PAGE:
IDEAS home Printed from https://ideas.repec.org/a/oup/ajagec/v85y2003i1p248-253.html
   My bibliography  Save this article

A Simple Method of Incorporating Income Effects into Logit and Nested-Logit Models: Theory and Application

Author

Listed:
  • Anders Karlstrom

Abstract

Substantive income effects are incorporated in a logit or nested-logit model by assuming that utility is a piece-wise linear spline function of residual income. Specific income data are not required, only income by category. Expected compensating variation is easily and accurately approximated by the difference between expected maximum utility in the proposed and initial state, multiplied by the inverse of the individual's initial marginal utility of money. This approximation is almost exact because although any policy can, in theory, cause an individual to jump income categories, for most policies this probability will be very small. Copyright 2003, Oxford University Press.

Suggested Citation

  • Anders Karlstrom, 2003. "A Simple Method of Incorporating Income Effects into Logit and Nested-Logit Models: Theory and Application," American Journal of Agricultural Economics, Agricultural and Applied Economics Association, vol. 85(1), pages 248-253.
  • Handle: RePEc:oup:ajagec:v:85:y:2003:i:1:p:248-253
    as

    Download full text from publisher

    File URL: http://hdl.handle.net/10.1111/1467-8276.00116
    Download Restriction: Access to full text is restricted to subscribers.

    As the access to this document is restricted, you may want to search for a different version of it.

    Citations

    Citations are extracted by the CitEc Project, subscribe to its RSS feed for this item.
    as


    Cited by:

    1. Golub, Aaron David, 2003. "Welfare Analysis of Informal Transit Services in Brazil and the Effects of Regulation," University of California Transportation Center, Working Papers qt0pf40632, University of California Transportation Center.
    2. Mitsunobu Miyake, 2010. "Convergence theorems of willingness-to-pay and willingness-to-accept for nonmarket goods," Social Choice and Welfare, Springer;The Society for Social Choice and Welfare, vol. 34(4), pages 549-570, April.
    3. Scarpa Riccardo & Thiene Mara & Marangon Francesco, 2007. "The Value of Collective Reputation for Environmentally-Friendly Production Methods: The Case of Val di Gresta," Journal of Agricultural & Food Industrial Organization, De Gruyter, vol. 5(1), pages 1-28, September.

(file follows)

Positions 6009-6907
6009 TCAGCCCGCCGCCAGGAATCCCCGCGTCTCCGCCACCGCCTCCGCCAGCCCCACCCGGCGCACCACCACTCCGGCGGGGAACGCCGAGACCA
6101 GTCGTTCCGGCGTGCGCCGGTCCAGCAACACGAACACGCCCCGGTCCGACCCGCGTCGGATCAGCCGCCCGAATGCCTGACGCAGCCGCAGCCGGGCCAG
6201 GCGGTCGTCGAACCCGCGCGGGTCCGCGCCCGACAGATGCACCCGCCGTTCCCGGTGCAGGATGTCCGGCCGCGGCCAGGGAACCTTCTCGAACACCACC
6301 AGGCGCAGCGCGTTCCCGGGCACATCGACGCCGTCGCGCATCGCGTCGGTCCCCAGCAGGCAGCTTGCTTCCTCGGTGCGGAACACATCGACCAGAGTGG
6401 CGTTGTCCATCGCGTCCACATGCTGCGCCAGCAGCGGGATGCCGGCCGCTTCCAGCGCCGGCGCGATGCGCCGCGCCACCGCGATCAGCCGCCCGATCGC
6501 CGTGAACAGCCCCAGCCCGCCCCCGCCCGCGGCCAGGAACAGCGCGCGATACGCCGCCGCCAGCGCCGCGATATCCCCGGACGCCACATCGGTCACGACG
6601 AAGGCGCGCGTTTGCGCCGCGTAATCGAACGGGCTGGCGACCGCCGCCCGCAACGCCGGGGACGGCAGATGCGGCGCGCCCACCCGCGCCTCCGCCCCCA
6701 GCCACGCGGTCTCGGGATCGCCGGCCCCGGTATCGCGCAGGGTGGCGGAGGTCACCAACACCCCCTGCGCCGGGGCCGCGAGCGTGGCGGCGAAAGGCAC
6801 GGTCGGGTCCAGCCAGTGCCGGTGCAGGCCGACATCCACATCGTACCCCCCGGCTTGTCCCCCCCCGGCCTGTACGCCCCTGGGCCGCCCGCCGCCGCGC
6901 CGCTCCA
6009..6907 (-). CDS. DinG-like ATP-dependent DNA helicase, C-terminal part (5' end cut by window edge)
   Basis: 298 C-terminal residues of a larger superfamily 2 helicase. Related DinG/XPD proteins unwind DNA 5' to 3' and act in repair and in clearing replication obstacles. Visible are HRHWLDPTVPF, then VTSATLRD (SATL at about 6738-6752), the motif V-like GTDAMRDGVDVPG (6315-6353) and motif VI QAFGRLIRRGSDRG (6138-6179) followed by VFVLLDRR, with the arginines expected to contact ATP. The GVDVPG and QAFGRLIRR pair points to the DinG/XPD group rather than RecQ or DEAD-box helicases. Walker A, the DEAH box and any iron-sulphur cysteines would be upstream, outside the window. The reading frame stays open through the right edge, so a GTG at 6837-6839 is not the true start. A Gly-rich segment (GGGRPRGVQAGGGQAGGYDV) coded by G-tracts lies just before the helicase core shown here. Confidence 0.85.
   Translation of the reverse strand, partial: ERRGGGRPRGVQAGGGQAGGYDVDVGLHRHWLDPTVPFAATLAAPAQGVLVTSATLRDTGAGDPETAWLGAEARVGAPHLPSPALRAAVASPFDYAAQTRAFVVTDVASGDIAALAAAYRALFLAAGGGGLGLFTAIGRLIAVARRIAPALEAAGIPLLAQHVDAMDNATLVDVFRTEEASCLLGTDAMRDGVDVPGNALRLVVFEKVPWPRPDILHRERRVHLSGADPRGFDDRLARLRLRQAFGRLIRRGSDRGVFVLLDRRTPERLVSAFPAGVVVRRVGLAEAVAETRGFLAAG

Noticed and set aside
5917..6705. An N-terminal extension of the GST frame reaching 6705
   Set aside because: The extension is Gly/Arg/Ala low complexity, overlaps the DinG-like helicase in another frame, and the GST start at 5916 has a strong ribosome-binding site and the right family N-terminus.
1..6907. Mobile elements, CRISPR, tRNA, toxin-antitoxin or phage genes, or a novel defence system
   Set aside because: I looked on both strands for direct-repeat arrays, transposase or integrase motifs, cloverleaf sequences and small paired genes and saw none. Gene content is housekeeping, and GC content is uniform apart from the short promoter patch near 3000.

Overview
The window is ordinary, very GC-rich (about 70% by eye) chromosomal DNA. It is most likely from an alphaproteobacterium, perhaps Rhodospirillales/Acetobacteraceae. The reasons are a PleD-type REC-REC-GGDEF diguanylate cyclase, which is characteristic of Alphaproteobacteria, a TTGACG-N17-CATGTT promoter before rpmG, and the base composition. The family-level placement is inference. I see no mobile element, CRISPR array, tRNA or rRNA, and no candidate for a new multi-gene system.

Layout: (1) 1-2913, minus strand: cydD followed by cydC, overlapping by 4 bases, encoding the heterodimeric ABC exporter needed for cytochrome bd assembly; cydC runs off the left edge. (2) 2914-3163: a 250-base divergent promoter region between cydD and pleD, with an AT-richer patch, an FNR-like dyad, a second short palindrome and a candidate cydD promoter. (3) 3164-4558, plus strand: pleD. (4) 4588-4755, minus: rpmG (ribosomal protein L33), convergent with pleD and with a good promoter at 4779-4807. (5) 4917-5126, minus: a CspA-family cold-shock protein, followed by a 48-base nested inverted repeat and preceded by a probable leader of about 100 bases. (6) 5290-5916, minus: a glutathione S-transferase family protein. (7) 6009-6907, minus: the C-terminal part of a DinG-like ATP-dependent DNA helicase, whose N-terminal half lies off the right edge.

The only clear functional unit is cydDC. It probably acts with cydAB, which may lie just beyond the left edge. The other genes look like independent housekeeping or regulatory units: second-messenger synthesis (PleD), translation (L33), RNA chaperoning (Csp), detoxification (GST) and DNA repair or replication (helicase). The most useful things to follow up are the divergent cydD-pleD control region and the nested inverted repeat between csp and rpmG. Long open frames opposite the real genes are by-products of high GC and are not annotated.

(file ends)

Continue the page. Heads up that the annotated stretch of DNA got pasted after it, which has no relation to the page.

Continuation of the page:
4. Golub, Aaron David, 2003. "Welfare Analysis of Informal Transit Services in Brazil and the Effects of Regulation," Institute of Transportation Studies, Research Reports, Working Papers, Proceedings qt4z3826fg, Institute of Transportation Studies, UC Berkeley.
    5. Westerberg, Vanja Holmquist & Lifran, Robert & Olsen, Søren Bøye, 2010. "To restore or not? A valuation of social and ecological functions of the Marais des Baux wetland in Southern France," Ecological Economics, Elsevier, vol. 69(12), pages 2383-2393, October.
    6. Aaron Golub & Ronaldo Balassiano & Ayres Araújo & Eric Ferreira, 2009. "Regulation of the informal transport sector in Rio de Janeiro, Brazil: welfare impacts and policy analysis," Transportation, Springer, vol. 36(5), pages 601-616, September.
    7. Hwa Nyeon Kim & W. Douglass Shaw & Richard T. Woodward, 2007. "The Distributional Impacts of Recreational Fees: A Discrete Choice Model with Incomplete Data," Land Economics, University of Wisconsin Press, vol. 83(4), pages 561-574.
    8. Donna Dosman & Wiktor Adamowicz, 2006. "Combining Stated and Revealed Preference Data to Construct an Empirical Examination of Intrahousehold Bargaining," Review of Economics of the Household, Springer, vol. 4(1), pages 15-34, March.
    9. Termansen, Mette & Zandersen, Marianne & McClean, Colin J., 2008. "Spatial substitution patterns in forest recreation," Regional Science and Urban Economics, Elsevier, vol. 38(1), pages 81-97, January.